Live a Healthy Lifestyle, Reduce Alzheimer’s Risk

The world’s older population is growing dramatically.

According to a report released by the National Institutes of Health (An Aging World: 2015), 8.5 percent of the global population is 65 and over (617 million). Alarmingly, this percentage is projected to jump to nearly 17 percent by 2050 (1.6 billion). Here in Canada, Canadian seniors now outnumber children for the 1st time. There are 5.9 million Canadian seniors (65+), compared to 5.8 million Canadians under the age of 14.

With an aging population comes a number of challenges, but given that January is Alzheimer’s Awareness month, it’s worth noting that as the population ages, so too do the cases of Alzheimer’s Disease. Just this year, reports from the U.S. and Scotland are showing that, in conjunction with an aging population, death rates from Alzheimer’s disease are increasing.

With that said, there are steps everybody can take to combat the development of Alzheimer’s Disease. Specifically, living a healthy lifestyle over the long term can help delay, or deter, the development of this disease.

According to the Alzheimer’s Society of Canada, there are a number of things everybody can do to help promote living a healthy lifestyle, which can help maintain brain function and slow memory decline. Let’s review some of those options.

Follow a Healthy Diet

It is generally known that eating a healthy diet can reduce a number of health risks, such as diabetes, heart disease, and obesity. But eating healthy can also reduce the risk of developing Alzheimer’s disease because nutritious foods can help maintain brain function. A couple of simple steps to follow:

Go for Variety!

Eat a wide variety of foods to get all the disease-fighting potential that variety offers. Limiting selection only allows the benefit from a small portion of what is out there, so make sure to get the benefit from a multitude of food sources.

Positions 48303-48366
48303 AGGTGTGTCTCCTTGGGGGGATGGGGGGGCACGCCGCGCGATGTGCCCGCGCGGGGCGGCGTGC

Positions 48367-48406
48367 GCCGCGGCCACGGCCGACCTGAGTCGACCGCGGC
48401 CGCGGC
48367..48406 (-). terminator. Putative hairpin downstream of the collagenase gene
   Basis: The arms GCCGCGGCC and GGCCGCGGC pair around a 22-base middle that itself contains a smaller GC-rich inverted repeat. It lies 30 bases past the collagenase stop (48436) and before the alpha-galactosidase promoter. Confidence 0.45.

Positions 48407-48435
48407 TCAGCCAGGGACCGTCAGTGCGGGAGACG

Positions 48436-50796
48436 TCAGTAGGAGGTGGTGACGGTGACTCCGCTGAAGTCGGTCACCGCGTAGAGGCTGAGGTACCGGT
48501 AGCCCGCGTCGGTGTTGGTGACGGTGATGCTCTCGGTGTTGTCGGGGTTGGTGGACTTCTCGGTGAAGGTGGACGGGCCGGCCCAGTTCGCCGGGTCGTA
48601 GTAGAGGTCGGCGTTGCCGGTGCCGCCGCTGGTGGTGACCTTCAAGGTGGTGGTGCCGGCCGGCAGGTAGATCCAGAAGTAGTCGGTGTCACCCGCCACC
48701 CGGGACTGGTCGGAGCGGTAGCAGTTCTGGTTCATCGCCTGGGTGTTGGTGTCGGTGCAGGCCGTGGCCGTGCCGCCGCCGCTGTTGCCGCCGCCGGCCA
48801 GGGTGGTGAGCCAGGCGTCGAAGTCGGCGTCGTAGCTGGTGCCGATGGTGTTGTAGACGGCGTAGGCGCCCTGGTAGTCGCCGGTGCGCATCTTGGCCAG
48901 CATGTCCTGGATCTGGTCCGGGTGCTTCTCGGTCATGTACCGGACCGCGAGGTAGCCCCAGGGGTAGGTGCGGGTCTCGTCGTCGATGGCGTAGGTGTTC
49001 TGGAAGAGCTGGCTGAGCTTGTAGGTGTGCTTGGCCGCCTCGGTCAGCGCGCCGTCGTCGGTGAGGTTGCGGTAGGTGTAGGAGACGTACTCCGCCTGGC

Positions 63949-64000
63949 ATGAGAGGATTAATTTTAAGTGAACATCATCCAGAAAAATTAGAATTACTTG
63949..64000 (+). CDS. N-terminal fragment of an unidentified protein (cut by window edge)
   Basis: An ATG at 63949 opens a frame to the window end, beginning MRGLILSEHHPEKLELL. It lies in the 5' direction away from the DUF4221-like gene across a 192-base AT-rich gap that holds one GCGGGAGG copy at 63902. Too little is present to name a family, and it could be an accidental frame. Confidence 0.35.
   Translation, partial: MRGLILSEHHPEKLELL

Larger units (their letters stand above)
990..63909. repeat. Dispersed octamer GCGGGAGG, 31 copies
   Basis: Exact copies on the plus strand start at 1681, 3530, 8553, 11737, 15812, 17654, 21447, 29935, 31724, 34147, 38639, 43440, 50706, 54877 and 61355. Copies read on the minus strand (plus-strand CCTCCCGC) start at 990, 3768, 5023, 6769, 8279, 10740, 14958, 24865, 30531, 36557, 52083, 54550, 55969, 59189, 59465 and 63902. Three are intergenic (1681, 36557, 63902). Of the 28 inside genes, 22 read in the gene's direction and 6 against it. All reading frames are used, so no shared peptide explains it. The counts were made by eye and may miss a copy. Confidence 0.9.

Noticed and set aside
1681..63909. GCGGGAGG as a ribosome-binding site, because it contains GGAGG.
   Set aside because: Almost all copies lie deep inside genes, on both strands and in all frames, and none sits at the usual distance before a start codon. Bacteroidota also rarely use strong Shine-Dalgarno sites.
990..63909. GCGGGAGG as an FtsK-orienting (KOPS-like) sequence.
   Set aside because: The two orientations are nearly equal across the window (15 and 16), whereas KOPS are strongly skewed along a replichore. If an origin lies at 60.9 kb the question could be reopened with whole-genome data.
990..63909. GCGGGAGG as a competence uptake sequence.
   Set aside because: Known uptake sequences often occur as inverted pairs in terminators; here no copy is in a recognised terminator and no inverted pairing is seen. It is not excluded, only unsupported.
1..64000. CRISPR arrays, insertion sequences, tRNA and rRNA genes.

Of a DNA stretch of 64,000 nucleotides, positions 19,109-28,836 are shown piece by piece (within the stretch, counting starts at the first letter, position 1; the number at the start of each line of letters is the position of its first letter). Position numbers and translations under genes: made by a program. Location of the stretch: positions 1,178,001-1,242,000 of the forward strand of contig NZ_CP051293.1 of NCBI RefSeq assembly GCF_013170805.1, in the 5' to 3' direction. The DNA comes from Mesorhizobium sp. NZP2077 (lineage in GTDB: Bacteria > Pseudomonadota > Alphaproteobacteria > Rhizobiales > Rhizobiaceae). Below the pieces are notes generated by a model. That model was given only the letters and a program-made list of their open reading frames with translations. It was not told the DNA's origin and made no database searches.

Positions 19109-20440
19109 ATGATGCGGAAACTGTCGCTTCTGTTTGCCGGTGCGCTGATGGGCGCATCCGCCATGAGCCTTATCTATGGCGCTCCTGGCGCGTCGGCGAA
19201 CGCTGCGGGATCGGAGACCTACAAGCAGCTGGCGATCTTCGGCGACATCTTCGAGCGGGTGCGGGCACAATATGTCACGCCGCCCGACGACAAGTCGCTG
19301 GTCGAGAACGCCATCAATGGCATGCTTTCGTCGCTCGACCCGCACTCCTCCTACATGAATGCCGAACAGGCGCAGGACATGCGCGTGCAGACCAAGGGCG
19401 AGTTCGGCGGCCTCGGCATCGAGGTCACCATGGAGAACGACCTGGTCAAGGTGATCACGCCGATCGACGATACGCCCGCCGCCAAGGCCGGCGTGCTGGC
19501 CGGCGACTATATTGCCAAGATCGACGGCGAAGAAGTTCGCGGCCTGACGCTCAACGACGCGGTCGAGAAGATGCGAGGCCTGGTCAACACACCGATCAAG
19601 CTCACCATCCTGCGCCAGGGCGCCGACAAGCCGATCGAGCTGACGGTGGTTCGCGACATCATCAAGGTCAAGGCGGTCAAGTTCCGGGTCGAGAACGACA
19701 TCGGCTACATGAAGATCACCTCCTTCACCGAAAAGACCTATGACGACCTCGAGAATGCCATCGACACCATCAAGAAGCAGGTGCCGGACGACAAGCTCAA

Fruits and Veggies

Make this a project of colour and go for green, yellow, red, and blue. The nutrients, fiber, and other compounds found in produce can help fight all kinds of diseases, so top up whenever you have the chance.

Keep Sodium Down, Potassium Up

Too much sodium leads to high blood pressure, so aim for less than 2,300 milligrams per day. As well, potassium lowers blood pressure, so foods like citrus fruits, bananas, potatoes, and yogurt should all be a part of a healthy diet.

Be Physically Active

According to the Alzheimer Society of Canada, people who exercise regularly are less likely to develop heart disease, stroke, and diabetes, which are all associated with an increased risk of dementia and Alzheimer’s. For those who are not used to this type of lifestyle, such a shift can be difficult, so plan to accordingly:

Ease Into It

If it’s been a while since your last workout, take it nice and slow. Jumping into an intense workout, or pushing hard without warming up, is a quick way to injury and demotivation. Instead, start with only five or 10 minutes, and gradually increase over time.

Change It Up Over Time

There are a number of options that provide a variety of activities populate a workout plan, so consider sports teams, local gyms, and even workout groups. If doing the same thing over and over again is not for you, then make it exciting and try new activities regularly.

Reduce Stress

Research suggests that stress and anxiety can damage areas of the brain, leading to depression and Alzheimer’s disease. Managing anxiety and stress takes some effort, but a few steps can be built into a daily routine can make a big difference. Consider meditation, being physically active (see above), getting enough sleep, and avoiding long-term stressful environments to help reduce anxiety and stress.

There is an undeniable reality upon us: the global population is getting older, and with an aging population comes an increased risk of developing Alzheimer’s disease. However, living a healthy lifestyle can help reduce the risk factors associated with developing this disease. Reducing stress, being physically active, and following a healthy diet can all make a difference on their own; but combining these strategies together can make a real impact.

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